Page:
More than 160,000 migrants are expected to arrive in Australia every year over the next four years putting unprecedented pressure on Australia’s infrastructure.
A new report reveals government plans to spend billions of dollars into improving roads and transport to cope with exploding population numbers.
Sydney, Melbourne and southeast Queensland have absorbed 75 per cent of the nation’s population growth in the last 10 years.
It means that public transport and roads are now busier than ever and the cost of housing has soared.
‘The freeways have slowed, trains are sometimes at crush capacity and housing construction has not always kept pace,’ said the report, called Planning for Australia’s Future Population.
‘Avoidable congestion is already estimated to cost $25 billion and is forecast to reach $40 billion by 2030 without further change.’
Since 2010, migration rates have outstripped birthrates with about 59 per cent of Australia’s total population growth coming from migration and 41 per cent from natural increase, the report said.
Of those migrating to Australia, the vast majority have moved to urban areas.
In the past 20 years, migrants contributed nearly two-thirds of Sydney’s population increase and half of all population growth in Melbourne and Perth, the report said.
Migrant numbers have overwhelmed the natural increase of births over deaths each year since 2010 by 59 percent to 41 percent, the report showed
International students have added to the pressure, with more than 1,400,000 international student visas granted since June 2015 according to Home Affairs department figures.
Population growth needs to be sustainable, the report said.
‘It needs to occur at a rate where infrastructure and services can be put in place to match the growing population. If this does not occur, the result is increased congestion, housing pressures, pollution and lack of support and amenity. This has adverse consequences for quality of life.’
The report revealed permanent migration will remain at elevated levels for the forseeable future with 160,000 people – more than the population of Darwin – to be imported each year for the next four years.
The government has said it will try to persuade foreign students to study in regional universities to relieve pressure on the cities. More than 1.4 million overseas students have been granted visas since 2015
Australia’s total population is forecast to expand from 25 million to 29.5 million by 2029, the report said.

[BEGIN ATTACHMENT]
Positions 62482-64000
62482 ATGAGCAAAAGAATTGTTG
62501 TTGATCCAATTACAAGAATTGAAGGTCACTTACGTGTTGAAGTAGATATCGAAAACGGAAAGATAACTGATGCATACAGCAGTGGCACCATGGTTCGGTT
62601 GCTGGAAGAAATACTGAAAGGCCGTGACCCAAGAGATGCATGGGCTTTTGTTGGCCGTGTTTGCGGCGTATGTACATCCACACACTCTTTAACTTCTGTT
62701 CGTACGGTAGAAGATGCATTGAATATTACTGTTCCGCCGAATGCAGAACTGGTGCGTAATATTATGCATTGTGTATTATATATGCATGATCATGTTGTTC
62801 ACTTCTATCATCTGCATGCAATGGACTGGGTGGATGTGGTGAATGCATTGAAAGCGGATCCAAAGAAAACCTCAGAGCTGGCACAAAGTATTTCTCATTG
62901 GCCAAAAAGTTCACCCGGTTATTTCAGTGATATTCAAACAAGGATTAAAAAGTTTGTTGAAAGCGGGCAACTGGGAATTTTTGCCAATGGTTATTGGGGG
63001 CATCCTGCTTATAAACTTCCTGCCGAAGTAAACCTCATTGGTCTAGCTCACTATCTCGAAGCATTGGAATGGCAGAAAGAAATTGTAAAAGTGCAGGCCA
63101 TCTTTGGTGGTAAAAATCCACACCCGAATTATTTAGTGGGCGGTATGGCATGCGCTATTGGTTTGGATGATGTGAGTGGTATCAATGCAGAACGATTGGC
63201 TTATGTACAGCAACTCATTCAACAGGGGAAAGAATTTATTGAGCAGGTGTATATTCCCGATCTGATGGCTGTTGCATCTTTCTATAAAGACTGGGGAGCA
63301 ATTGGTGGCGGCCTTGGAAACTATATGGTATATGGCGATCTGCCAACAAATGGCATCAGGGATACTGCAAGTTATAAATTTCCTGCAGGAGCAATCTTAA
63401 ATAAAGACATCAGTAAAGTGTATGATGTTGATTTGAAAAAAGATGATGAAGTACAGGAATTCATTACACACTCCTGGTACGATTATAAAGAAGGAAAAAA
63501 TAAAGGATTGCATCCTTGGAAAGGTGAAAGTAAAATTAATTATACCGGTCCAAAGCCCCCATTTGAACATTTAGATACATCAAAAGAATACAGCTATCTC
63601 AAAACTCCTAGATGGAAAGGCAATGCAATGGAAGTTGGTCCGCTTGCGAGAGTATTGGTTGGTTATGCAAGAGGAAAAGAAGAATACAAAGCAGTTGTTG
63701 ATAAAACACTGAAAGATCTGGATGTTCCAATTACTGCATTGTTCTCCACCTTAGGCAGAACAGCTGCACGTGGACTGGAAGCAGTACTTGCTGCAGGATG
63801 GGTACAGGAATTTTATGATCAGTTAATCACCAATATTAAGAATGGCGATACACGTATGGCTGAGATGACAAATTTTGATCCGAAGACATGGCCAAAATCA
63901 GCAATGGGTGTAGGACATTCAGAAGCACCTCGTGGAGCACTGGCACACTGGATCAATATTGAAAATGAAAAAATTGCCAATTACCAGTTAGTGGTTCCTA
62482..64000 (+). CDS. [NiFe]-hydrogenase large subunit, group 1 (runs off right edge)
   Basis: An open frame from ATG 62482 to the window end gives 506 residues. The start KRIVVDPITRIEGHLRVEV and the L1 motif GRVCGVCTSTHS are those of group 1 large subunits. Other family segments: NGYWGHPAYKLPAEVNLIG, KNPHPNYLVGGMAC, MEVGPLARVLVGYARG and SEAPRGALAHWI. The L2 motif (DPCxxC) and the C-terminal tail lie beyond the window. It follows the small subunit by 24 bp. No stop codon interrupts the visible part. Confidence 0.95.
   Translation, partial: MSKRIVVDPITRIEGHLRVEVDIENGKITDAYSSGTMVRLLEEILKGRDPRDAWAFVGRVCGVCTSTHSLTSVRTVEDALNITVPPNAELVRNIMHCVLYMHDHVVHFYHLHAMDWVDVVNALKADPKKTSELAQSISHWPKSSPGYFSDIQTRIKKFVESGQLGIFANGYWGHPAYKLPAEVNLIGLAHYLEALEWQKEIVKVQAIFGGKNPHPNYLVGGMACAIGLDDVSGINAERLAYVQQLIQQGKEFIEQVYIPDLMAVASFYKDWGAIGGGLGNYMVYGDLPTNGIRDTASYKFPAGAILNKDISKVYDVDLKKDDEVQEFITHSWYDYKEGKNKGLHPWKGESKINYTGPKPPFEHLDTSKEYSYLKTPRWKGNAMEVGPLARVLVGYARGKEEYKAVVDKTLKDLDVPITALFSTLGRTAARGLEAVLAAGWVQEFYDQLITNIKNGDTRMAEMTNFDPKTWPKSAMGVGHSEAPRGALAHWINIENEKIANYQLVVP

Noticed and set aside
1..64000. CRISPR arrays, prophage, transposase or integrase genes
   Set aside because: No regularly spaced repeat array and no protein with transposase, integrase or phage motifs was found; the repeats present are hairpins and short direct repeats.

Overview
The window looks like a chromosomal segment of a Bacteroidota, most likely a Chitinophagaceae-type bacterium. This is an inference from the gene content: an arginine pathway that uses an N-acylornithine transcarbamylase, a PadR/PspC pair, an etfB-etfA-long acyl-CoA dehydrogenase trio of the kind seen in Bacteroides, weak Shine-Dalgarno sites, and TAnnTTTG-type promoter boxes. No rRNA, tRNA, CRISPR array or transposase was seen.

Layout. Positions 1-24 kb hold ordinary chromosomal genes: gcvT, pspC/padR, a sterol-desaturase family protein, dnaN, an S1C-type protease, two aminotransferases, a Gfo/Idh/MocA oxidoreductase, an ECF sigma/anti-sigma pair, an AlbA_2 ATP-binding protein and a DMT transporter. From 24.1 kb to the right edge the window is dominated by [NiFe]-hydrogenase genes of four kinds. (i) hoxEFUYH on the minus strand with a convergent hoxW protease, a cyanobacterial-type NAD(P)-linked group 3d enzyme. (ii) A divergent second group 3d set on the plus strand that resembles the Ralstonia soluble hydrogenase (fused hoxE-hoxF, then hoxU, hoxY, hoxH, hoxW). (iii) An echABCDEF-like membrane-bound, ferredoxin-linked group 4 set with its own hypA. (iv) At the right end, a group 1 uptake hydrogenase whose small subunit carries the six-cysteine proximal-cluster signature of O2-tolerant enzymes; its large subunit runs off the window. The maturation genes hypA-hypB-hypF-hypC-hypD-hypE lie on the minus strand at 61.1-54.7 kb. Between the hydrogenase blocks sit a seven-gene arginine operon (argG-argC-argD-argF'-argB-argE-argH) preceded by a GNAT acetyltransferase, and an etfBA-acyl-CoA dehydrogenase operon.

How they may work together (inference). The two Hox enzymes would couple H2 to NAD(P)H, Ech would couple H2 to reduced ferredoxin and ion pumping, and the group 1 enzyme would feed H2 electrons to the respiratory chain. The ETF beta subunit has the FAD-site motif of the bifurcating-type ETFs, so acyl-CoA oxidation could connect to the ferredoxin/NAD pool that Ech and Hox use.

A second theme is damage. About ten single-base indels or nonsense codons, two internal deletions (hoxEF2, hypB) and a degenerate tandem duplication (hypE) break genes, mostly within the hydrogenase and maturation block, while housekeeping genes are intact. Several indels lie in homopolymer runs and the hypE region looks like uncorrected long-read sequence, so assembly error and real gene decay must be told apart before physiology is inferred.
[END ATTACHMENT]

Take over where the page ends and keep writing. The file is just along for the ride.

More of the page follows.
Both Sydney and Melbourne are expected to add just over a million people each, bloating out to 6.4 million and 6.3 million respectively over the next decade, according to the report’s figures.
The Morrison Government said on Monday that the permanent migration intake had been lowered from 190,000 per year, and it would try to deflect new migrants to regional areas in order to relieve the pressure on Sydney and Melbourne.
Population minister Alan Tudge said the 160,000 yearly cap would include 23,000 skills visas requiring people to work outside the big cities for three years before being eligible for permanent residency.
Seven Designated Area Migration Agreements have been made to allow regional employers to sponsor skilled workers.
Changes have also been made to the Temporary Graduate visa for international students who have completed their studies at a regional campus of a university, so they can continue to live and work in regional Australia, the report said.
$4 billion will be spent on an urban congestion fund to try to relieve pressure on the roads
Mr Tudge said the plan would also create incentives to encourage international students to go to regional areas and smaller cities to study.
The government will also spend billions of dollars on infrastructure to try to relieve the congestion in the pressured capitals.
The report flagged a $4 billion urban congestion fund to try to relieve pressure on the roads, such as that seen last year when thousands of would-be beach goers jammed up the streets of Sydney for kilometers.
Other infrastructure spending to try to alleviate the pressure and shift people to the regions includes $4.5 billion in funding for regional roads connecting ports, airports and freight routes in an effort to boost regional employment, $9.3 billion for an inland rail corridor stretching from Melbourne to Brisbane and $2 billion for a fast rail connection from Melbourne to Geelong.
Economist Leith Van Onselen, who worked for Treasury, Goldman Sachs and now writes for website Macrobusiness, was scathing about both the Coalition and Labor’s plans to cope with mass migration through infrastructure spending or diversion to regional areas.
Commuters at Flinders Street Station in Melbourne. Melbourne’s population is expected to bloat by more than a million people by 2029 putting extra pressure on infrastructure
‘The only ‘solution’ to maintaining Australia’s liveability is to slash immigration back to historical levels – well below 100,000 people a year – to allow housing and infrastructure to keep pace,’ he wrote on Monday.
‘Anything else is treating symptoms, not the cause, and are merely policy smokescreens.’
Daily Mail Australia has asked Mr Tudge’s office for economic modelling to show the cost-benefit analysis of mass migration set at 160,000 per year.